The current minimum wage is $622.20 per week. The current weekly allowance for full-time students is $270.40 – assuming receipt of the highest rate for a single, over-18 student, and also the highest rate of payment for rent assistance. To put this into perspective, if your weekly income is less than $504.38, you are considered to be in poverty.
Student debt levels are rising at a faster rate than ever before. It’s predicted that by 2017, HELP/HECS debt will reach $50 billion, overtaking Australia’s total credit card debt in the process.
Students who enrolled in Commonwealth-supported study in 2013 can expect to graduate with $30,000 debt. (That’s if they can afford to study long enough to graduate at all).
Higher education is paramount to an equitable society when all students are on an equal playing field. An equal playing field, however, isn’t what we’re working with. It would be difficult to question that there’s a strong positive correlation between the income levels of a student’s parents and that student’s grades, and a negative correlation between parental income and the hours a student works in paid employment.
Research supports what common sense suggests – if you don’t have to spend your hours outside of class working to pay for the hours you spend in class, you’ve got more opportunities to complete assignments, attend lectures, and revise for exams.
Increasing the costs of education without equivalent increases in support for students threatens to undermine one of education’s great assets – its accessibility. Students on the economic margins will be turned away from studying if the decision to further one’s education means taking on an enormous debt with little guarantee of returns.
As global temperatures rise, so does the sense of urgency from the world’s climate experts. To avoid catastrophic climate disruption, most coal, oil and gas reserves must remain unburnt and in the ground. ‘Business as usual’ is likely to send us past the agreed 2 degree ‘safety guardrail’ by midcentury, well within the lifetime of current generations.
Hearing the warnings about our climate, it’s easy to despair and to submit to “stealth denial”, where we know there’s a problem but feel unable to take meaningful action. Challenging that feeling is the real power behind the movement for fossil fuel divestment.
By calling on individuals and civic institutions to pull their funds from fossil fuels, divestment connects communities with tangible ways to reject the damage these industries cause. Fossil fuel divestment started among churches and university campuses, and is now the fastest growing divestment movement in history. There are now hundreds of campaigns calling for moral leadership around the world, with supporters as diverse as Desmond Tutu and the prestigious British Medical Journal.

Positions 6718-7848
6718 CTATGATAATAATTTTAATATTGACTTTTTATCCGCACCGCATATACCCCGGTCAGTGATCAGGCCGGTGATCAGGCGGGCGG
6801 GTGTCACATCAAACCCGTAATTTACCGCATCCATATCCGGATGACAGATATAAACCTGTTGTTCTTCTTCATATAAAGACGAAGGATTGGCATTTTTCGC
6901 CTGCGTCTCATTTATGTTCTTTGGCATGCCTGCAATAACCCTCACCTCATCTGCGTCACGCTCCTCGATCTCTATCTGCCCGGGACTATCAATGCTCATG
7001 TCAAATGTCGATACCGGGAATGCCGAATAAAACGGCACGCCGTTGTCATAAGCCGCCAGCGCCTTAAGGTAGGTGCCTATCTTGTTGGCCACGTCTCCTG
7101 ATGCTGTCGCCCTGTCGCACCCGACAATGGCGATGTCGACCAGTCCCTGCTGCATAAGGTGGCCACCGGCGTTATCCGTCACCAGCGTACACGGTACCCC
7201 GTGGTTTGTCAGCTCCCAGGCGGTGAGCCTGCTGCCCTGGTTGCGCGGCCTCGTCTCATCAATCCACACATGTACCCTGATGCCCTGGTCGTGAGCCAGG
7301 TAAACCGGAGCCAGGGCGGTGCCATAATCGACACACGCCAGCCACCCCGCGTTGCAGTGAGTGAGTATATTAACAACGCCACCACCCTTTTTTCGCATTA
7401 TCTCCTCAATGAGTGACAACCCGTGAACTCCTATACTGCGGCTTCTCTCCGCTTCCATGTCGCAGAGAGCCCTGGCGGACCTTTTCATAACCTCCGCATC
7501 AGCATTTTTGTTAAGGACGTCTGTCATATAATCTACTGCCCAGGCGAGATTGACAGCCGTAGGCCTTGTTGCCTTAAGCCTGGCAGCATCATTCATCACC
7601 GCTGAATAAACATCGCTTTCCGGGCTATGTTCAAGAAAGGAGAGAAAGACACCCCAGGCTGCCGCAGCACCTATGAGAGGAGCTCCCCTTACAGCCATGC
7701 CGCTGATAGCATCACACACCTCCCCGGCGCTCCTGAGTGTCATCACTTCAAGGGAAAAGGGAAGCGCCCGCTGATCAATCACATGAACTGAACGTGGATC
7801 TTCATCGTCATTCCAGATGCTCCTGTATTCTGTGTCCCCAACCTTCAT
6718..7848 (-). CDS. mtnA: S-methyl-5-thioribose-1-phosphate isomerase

Most people are likely to be financing fossil fuels without even knowing it. Consider your bank account. If, like most Australians, you have a bank account with one of the big four banks – Commonwealth, ANZ, NAB or Westpac – your money is being used to fund fossil fuel projects.
All of the ‘big four’ have loaned billions to coal and gas projects, including mines, ports and power plants, many threatening the Great Barrier Reef. None has suggested ruling out further fossil fuel funding.
That’s why campaigning groups Market Forces and 350.org have organized ‘D-Day’ for 3 May, a day of bank divestment. Thousands of customers will visit their bank to close their accounts, putting their money in any of a long list of smaller banks, credit unions and mutuals that don’t lend to the coal, oil or gas industries. The total amount pledged to divest is approaching $100 million.
The same principle applies to superannuation. Super is supposed to look after us in retirement. In reality, through its support of fossil fuel industries, it is undermining a stable world for us to retire in.
History shows us divestment has worked before. Probably the best sign is working now is the clear concern from the Minerals Council. The industry is especially worried about Norway. Norway has turned oil revenue into an $800 billion sovereign wealth fund, holding a one per cent slice of global share markets. Ironically, it is now considering divesting from fossil fuels and increasing support for renewables.
For TAI research on why divesting makes financial as well as ecological sense, see our recent report Climate Proofing Your Investments: Moving Funds out of Fossil Fuels
IPART has confirmed what The Australia Institute has been warning since early last year. Gas prices are going to rise because gas companies are about to sell gas overseas. The wholesale gas price is rushing up to meet the international gas price. IPART has recommended that gas prices rise from 1 July 2014 by about 20 per cent. This is mostly because of increases in wholesale prices. As IPART says:
In our view, it is the transition of gas commodity prices towards international levels that is putting upward pressure on wholesale gas prices.
Gas companies want you to believe that there is some kind of gas shortage and this is pushing up the price but the reality is new export facilities in Queensland are the real cause. The Australia Institutes knows it, gas companies know it and IPART knows it.
We first wrote about gas companies Cooking up a price rise back in July 2013. We’ve since exposed their shonky modelling and dishonesty about gas shortages.
Read more of our work on the gas industry:
Boost pensions to save on aged costs – no, seriously Michael Pascoe Yahoo!7 22/04/2014
Super not pensions that’s killing budget Sydney Morning Herald 22/04/2014
Government could save $13 bn on mining fuel credits, depreciation Sydney Morning Herald 21/4/ 2014
Farming the footpath ABC Radio National 15/04/14
Free trade deals come at a cost to Tony Abbott’s budget Sydney Morning Herald 14 Apr 2014